By Carolina S. Ruiz Austria

The word "Heresy"

was used by Irenaeus in Contra Haereses to discredit his opponents in the early Christian Church. It has no purely objective meaning without an authoritative system of dogma.

Wednesday, September 06, 2006

Cosmic Soup

"When we were told that by freedom we understood free enterprise, we did very little to dispel this monstrous falsehood. Wealth and economic well-being, we have asserted, are the fruits of freedom, while we should have been the first to know that this kind of "happiness" has been an unmixed blessing only in this country, and it is a minor blessing compared with the truly political freedoms, such as freedom of speech and thought, of assembly and association, even under the best conditions."-Hannah Arendt

Among advocates, there is a tendency to take the notion of "rights" as a given, as if merely invoking or mentioning the word(in the vernacular, "karapatan" would be enough to create a common understanding of the concept.

"Rights" afterall are in a sense a modern day symbol which we closely relate to very basic notions around democracy, freedom and the life of civil society. Often enough, it is at best, hortatory when we "claim" rights or invoke them. On the other hand, the issue of whether or not a person or persons are actually able to exercise rights is always a whole other issue.

For those working to advance women's status,the status of marginalized sexual identities and battling sex and gender discrimination, rights have served a useful political purpose not only for framing interests as legitimate (READ: legally palatable and enforceable claims) but has likewise served as a basis for articulating, and at times, even challenging notions related to identity, community, and freedom.

Critiques about (classical) rights and their built-in limitations within liberal democratic legal systems have shown us how taking "rights" for granted (that is, leaving them unpacked), can often lead to a tendency to ignore the social context of inequalities at the various levels of race, class, sex/gender and ethnicity.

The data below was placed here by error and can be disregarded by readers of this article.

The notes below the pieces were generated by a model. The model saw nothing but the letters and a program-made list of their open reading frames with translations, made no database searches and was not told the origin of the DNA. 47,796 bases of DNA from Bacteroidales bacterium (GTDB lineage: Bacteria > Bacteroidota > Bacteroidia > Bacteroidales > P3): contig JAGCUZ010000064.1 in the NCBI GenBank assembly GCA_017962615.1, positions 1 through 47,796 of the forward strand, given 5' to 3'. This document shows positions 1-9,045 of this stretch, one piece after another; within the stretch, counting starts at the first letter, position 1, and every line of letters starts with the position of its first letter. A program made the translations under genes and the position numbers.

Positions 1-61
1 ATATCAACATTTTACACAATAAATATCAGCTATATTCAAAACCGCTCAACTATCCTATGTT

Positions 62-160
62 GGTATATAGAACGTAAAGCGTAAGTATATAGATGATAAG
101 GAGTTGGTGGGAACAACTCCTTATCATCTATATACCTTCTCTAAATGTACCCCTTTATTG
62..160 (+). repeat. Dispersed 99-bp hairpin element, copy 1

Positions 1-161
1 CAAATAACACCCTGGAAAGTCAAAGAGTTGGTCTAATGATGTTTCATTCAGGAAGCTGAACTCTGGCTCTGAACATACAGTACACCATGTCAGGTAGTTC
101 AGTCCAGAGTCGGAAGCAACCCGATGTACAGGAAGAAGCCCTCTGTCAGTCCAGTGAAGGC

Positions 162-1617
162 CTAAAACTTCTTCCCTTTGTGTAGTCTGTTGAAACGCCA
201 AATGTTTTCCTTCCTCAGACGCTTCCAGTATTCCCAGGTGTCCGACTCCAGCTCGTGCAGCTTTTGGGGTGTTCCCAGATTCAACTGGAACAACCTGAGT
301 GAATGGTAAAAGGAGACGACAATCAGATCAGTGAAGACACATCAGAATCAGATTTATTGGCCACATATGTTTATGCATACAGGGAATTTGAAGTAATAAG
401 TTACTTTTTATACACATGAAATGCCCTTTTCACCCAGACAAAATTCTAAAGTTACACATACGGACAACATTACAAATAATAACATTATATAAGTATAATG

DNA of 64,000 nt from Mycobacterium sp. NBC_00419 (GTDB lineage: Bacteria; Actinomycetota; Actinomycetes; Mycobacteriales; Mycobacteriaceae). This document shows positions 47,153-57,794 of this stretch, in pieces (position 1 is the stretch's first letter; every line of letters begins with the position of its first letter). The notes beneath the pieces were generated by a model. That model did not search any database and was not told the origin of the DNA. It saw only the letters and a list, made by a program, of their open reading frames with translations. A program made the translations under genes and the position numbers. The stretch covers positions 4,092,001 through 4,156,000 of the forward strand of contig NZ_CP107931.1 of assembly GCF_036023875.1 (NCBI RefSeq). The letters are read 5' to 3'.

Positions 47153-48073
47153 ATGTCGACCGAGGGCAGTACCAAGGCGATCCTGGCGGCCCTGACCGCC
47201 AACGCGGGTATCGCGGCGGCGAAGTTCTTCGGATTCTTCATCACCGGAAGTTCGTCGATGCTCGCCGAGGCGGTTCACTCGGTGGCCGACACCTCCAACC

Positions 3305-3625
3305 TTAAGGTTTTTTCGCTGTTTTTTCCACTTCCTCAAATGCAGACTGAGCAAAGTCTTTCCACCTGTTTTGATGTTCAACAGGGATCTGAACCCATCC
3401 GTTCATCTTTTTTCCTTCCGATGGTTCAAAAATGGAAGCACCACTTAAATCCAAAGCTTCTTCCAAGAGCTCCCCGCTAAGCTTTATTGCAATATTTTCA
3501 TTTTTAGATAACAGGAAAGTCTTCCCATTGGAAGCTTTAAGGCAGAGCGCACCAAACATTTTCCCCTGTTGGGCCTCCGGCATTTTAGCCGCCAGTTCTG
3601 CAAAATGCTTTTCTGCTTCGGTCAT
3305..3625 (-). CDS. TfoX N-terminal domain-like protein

The most well-meaning "human rights" educators have no doubt found themselves grappling with not only the translation of the term rights (locally, karapatan) but likewise with the problem of having a more meaningful discussion of the concept. Bringing rights closer to home, into the practical, and far from just the abstract however often leads to the impractical reduction of "rights" as "legal rights," and "legal remedies."

In my class, a senior law student asked, "why stop at rights ?" Otherwise stated, why continue privileging "rights" above all other concepts, that is even in human rights education?

Moving past the "contest" of rights, what does seem to be an important area for inquiry and discussion are the emerging ethical standards in relation to rights discourse. Indeed, challenging institutional ethical standards (especially sexual morality), seems exactly where current rights discourse is at. No longer limited by a premise of universality (sameness or uniformity), we can confront difference, and engage those arbitrary categories as we bring the discussion closer to home, in the everyday aspect of human relations.


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